About 1,320 pounds of gold bars held by Germany's largest commercial bank, Deutsche Bank AG, during World War II probably came from melted-down teeth fillings of Holocaust victims, a German researcher said Monday.

Independent researcher Hersch Fischler said it was doubtful that the management of the bank knew where the gold came from because the pre-war Reichsbank central bank, from which Deutsche Bank acquired the gold, kept the origins of these ingots top secret.Fischler's comments came after a British historian commissioned by Deutsche to investigate its pre-war gold business confirmed that the 600 kilos was "Melmer gold" - named after Bruno Melmer, the SS officer in charge of valuables stolen from Jews and other Nazi victims between 1942 and 1944.

Fischler said the Melmer gold was refined and melted by Degus-sa, one of the world's largest metals companies, and other firms and probably consisted mainly of teeth fillings from Jews at the Auschwitz and Lublin concentration camps in Nazi-occupied Poland.

Deutsche and Degussa AG said they could not comment on these findings until separate independent investigations into each company had been completed.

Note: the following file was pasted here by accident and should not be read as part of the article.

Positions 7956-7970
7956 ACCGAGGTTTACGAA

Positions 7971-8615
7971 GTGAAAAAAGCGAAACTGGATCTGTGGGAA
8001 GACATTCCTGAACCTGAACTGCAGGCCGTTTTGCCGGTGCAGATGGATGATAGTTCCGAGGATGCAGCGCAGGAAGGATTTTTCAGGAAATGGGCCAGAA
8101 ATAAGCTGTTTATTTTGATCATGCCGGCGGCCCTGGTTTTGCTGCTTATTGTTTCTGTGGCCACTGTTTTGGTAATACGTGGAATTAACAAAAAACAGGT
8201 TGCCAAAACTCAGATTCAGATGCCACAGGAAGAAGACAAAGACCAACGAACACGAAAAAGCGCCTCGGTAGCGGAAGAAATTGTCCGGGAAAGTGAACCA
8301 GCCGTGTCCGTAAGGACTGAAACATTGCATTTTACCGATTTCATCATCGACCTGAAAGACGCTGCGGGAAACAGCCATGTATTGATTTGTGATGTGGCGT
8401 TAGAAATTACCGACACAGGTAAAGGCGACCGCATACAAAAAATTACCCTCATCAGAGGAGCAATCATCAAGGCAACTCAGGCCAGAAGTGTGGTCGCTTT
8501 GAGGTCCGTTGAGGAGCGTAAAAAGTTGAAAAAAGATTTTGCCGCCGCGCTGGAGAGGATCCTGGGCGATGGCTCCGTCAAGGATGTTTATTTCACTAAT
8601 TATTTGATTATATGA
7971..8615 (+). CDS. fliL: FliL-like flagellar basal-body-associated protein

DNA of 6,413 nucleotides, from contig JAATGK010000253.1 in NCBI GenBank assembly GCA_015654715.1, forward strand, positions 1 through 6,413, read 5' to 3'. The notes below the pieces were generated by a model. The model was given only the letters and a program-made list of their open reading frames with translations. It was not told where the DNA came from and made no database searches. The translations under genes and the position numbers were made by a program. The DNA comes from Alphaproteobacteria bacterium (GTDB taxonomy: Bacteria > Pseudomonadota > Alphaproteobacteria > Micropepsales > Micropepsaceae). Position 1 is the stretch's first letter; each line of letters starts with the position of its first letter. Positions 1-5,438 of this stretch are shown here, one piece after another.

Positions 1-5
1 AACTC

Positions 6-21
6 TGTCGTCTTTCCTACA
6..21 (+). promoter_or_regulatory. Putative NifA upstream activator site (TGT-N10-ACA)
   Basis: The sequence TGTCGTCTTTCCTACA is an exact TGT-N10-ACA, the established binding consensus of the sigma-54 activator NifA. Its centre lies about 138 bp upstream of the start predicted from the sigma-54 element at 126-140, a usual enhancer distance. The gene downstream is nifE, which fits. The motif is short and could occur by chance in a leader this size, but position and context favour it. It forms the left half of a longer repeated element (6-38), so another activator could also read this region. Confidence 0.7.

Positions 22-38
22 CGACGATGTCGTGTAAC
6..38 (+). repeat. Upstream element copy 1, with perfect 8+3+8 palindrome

"These 600 kilos of gold bars were probably mainly melted-down teeth fillings and came from concentration camps in Lublin and Auschwitz, according to Melmer's reports," Fischler, who is based in Duesseldorf, told Reuters.

"Jewelry, rings and household objects looted by the Nazis were generally not melted down because the Nazis thought they could make more money if they sold them off," Fischler said.

"In Auschwitz and other camps, teeth were pulled from dead prisoners and roughly melted down in makeshift forges before being handed over to be refined."

Degussa admitted last year that it had refined and melted down gold for the Nazis, which was then handed over to the Reichsbank and that its pre-war files showed some of this was from Jews.

"We know some gold taken from the Nazis' Jewish victims was refined and melted down by Degussa. But our documentation is incomplete, and we cannot give precise details," said Degussa spokeswoman Monika Hillemacher.

Deutsche Bank spokesman Walter Schumacher said he could not comment on the new findings.